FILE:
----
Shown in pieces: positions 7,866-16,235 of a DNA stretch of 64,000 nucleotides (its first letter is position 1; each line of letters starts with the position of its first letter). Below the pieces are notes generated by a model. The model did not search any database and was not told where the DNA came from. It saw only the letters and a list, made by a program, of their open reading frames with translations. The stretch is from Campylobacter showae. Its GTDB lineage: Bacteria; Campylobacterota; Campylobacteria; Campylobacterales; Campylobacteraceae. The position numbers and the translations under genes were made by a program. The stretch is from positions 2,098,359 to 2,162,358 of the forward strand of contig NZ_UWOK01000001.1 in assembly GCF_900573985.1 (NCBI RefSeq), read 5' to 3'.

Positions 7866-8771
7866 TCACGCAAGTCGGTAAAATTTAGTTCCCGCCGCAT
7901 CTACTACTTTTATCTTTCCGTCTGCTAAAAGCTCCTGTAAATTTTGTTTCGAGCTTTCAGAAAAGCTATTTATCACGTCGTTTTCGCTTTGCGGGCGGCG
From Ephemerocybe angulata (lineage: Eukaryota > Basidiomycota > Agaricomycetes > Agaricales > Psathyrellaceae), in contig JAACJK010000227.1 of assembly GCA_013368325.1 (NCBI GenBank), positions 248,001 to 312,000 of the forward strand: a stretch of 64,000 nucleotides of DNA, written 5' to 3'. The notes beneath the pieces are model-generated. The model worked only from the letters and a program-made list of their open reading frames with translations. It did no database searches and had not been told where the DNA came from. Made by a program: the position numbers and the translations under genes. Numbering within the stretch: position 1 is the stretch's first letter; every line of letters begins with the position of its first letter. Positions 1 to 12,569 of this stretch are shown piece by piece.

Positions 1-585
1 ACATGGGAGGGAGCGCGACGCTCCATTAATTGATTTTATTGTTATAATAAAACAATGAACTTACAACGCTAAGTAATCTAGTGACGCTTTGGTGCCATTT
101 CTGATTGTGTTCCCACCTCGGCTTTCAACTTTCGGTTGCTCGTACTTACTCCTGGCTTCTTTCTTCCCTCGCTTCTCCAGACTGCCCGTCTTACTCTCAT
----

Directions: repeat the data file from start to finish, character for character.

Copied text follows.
Shown in pieces: positions 7,866-16,235 of a DNA stretch of 64,000 nucleotides (its first letter is position 1; each line of letters starts with the position of its first letter). Below the pieces are notes generated by a model. The model did not search any database and was not told where the DNA came from. It saw only the letters and a list, made by a program, of their open reading frames with translations. The stretch is from Campylobacter showae. Its GTDB lineage: Bacteria; Campylobacterota; Campylobacteria; Campylobacterales; Campylobacteraceae. The position numbers and the translations under genes were made by a program. The stretch is from positions 2,098,359 to 2,162,358 of the forward strand of contig NZ_UWOK01000001.1 in assembly GCF_900573985.1 (NCBI RefSeq), read 5' to 3'.

Positions 7866-8771
7866 TCACGCAAGTCGGTAAAATTTAGTTCCCGCCGCAT
7901 CTACTACTTTTATCTTTCCGTCTGCTAAAAGCTCCTGTAAATTTTGTTTCGAGCTTTCAGAAAAGCTATTTATCACGTCGTTTTCGCTTTGCGGGCGGCG
From Ephemerocybe angulata (lineage: Eukaryota > Basidiomycota > Agaricomycetes > Agaricales > Psathyrellaceae), in contig JAACJK010000227.1 of assembly GCA_013368325.1 (NCBI GenBank), positions 248,001 to 312,000 of the forward strand: a stretch of 64,000 nucleotides of DNA, written 5' to 3'. The notes beneath the pieces are model-generated. The model worked only from the letters and a program-made list of their open reading frames with translations. It did no database searches and had not been told where the DNA came from. Made by a program: the position numbers and the translations under genes. Numbering within the stretch: position 1 is the stretch's first letter; every line of letters begins with the position of its first letter. Positions 1 to 12,569 of this stretch are shown piece by piece.

Positions 1-585
1 ACATGGGAGGGAGCGCGACGCTCCATTAATTGATTTTATTGTTATAATAAAACAATGAACTTACAACGCTAAGTAATCTAGTGACGCTTTGGTGCCATTT
101 CTGATTGTGTTCCCACCTCGGCTTTCAACTTTCGGTTGCTCGTACTTACTCCTGGCTTCTTTCTTCCCTCGCTTCTCCAGACTGCCCGTCTTACTCTCAT